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Commodities: Focus on Metals
By John D. Reese, CEO, June 2017

Broad commodity indices and strategies usually contain exposures to three main sectors:  energy (crude oil, natural gas, and refined products), agriculture (grains, livestock, and softs), and metals (industrial and precious).  Of these, the energy sector typically receives an inordinate amount of attention.  When most investors think about commodities, much of the time it’s really crude oil they’re thinking about.  This is perfectly natural since the price of crude tends to dominate the financial news headlines due to its volatility, with spot prices for WTI ranging from approximately $11/bbl to $145/bbl over the last 20 years.  The price of crude oil can also act as a litmus test for the stability of the world, and tends to respond dramatically to geopolitical events.  We are constantly reminded of current prices when we fill our cars with gasoline.  Pundits frequently express market calls on the direction of future prices, even if none can rightfully claim any special insight.  Although the energy sector can represent a significant proportion of many broad commodity indices, there is much more to the commodities asset class than just energy.  We thought it would be interesting to focus on an area that does not get a lot of attention, despite the fact that it has historically been the most important return driver, the metals sector.  
 
A breakout of the relative contribution to total return of each of the three commodity sectors is very revealing.  Using the Rogers International Commodity Index® as our example, along with a comparison to the benchmark Bloomberg Commodity Index, the following table shows the returns* from the energy, agricultural, and metals sectors, from the mutual inception dates of both indices in 1998 through May 31, 2017:

INDEX TOTAL RETURN AVERAGE ANNUAL RETURN
RICI® Total Index 117.88%  4.22%

RICI® Energy Index

123.88%  4.37%

RICI® Agricultural Index         

 -30.90% -1.94%

RICI® Metals Index

298.19%  7.61%
     
BCOM Total Index 30.72%             1.43%

BCOM Energy Index

-39.46% -2.63%

BCOM Agricultural Index

-32.35% -2.05%

BCOM Metals Index

208.64% 6.16%
     
S&P 500 Index 207.03% 6.13%
Barclays U.S. Aggregate Bond 151.17% 5.01%

The RICI® Metals sector index outperformed not only the equivalent BCOM metals sector, but also the broad RICI® Total and BCOM indices, and the energy and agricultural sector indices as well.  It also beat both the S&P 500 and Barclays U.S. Aggregate Bond indices.  This was not just the result of a recovery in precious metals.  The RICI® Metals index is diversified across 6 industrial and 4 precious metals, 10 constituents in total.**  Industrial metals in isolation also performed well, with a 6.79% average annual return over the same period.  The data also highlights an important point about the methodology of commodity indices, which is that weightings and diversification matter.  Likely due to its historically higher natural gas allocation relative to crude oil, the BCOM energy sector is actually negative since inception, and the benchmark BCOM total index is only positive due to the returns of its metals sector.  The BCOM metals sector is also less diversified, with copper and gold typically dominating the weighting across its 6 constituents.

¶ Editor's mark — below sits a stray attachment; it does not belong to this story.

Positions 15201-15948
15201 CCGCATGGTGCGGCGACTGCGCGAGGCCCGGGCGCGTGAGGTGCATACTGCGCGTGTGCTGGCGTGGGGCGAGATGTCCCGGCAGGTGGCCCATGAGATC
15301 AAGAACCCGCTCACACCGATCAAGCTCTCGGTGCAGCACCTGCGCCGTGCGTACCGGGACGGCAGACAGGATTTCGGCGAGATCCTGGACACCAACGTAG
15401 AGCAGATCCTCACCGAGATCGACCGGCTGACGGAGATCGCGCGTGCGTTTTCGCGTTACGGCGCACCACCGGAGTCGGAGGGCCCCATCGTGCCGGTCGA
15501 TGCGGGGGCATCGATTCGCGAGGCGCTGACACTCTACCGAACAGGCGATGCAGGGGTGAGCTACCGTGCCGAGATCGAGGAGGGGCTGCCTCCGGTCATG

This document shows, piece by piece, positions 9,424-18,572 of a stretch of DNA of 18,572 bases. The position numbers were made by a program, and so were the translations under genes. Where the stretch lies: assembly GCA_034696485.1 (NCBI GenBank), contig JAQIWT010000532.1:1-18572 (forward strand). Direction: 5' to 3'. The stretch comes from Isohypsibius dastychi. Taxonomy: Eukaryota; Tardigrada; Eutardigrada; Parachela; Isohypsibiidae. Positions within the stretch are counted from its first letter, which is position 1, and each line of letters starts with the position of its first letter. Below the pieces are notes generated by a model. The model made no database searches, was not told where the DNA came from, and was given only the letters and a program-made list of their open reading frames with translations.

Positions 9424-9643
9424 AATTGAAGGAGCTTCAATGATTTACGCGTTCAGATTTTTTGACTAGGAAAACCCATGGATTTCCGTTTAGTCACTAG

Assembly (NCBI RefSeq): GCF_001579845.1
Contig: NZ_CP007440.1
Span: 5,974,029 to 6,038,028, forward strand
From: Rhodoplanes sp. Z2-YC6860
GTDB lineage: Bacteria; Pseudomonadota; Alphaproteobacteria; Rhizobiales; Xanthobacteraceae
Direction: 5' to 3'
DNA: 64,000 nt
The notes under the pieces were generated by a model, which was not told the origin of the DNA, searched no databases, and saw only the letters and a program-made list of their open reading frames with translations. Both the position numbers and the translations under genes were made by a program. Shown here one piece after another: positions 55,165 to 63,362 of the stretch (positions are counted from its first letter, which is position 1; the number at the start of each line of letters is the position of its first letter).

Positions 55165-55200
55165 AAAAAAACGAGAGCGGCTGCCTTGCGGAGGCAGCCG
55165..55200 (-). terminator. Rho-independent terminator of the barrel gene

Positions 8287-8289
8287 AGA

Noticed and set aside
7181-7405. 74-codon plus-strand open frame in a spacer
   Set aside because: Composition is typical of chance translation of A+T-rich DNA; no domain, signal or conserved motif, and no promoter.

In 2016, the RICI® metals sector was up 17.19%, beating the S&P 500 by over 500 basis points, and YTD through 5/31/2017 it’s already up 6.36%.  Beyond the significant outperformance that metals have demonstrated both recently and over a longer period, the dynamics of the global metals markets should be compelling for investors for a number of reasons.  Unlike energy, where recent technological enhancements have enabled a quicker production response to price increases, mining is a long term business.  Increased production in reaction to higher prices is a necessarily slower process.  Mines that were shuttered following a protracted period of low prices are not easily brought on line again, and mines operating at capacity cannot increase their output.  In recent years we have also seen dramatic reductions in capital expenditures at the major mining companies, and a number of mine closures, outages, and strikes.  In the past, these conditions have been precursors to future price increases.